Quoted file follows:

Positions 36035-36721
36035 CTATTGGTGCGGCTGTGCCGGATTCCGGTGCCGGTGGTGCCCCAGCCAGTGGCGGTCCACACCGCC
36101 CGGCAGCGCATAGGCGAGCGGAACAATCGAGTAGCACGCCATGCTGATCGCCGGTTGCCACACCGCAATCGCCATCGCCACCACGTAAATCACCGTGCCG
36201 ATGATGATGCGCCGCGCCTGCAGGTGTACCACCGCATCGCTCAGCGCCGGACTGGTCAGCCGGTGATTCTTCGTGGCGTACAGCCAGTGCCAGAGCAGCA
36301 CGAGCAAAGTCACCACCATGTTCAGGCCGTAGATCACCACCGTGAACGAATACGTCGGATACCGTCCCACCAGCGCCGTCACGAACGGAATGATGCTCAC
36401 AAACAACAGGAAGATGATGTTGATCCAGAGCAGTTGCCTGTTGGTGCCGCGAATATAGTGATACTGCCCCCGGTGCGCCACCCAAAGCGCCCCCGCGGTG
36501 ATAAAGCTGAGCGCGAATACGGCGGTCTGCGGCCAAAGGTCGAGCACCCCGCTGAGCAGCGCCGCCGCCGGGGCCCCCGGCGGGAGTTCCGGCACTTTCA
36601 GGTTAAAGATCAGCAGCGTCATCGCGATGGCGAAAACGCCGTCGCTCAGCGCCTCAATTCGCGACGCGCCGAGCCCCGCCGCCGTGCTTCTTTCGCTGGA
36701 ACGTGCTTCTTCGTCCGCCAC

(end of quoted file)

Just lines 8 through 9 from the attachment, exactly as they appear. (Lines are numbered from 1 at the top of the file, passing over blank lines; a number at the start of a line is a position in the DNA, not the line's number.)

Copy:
36601 GGTTAAAGATCAGCAGCGTCATCGCGATGGCGAAAACGCCGTCGCTCAGCGCCTCAATTCGCGACGCGCCGAGCCCCGCCGCCGTGCTTCTTTCGCTGGA
36701 ACGTGCTTCTTCGTCCGCCAC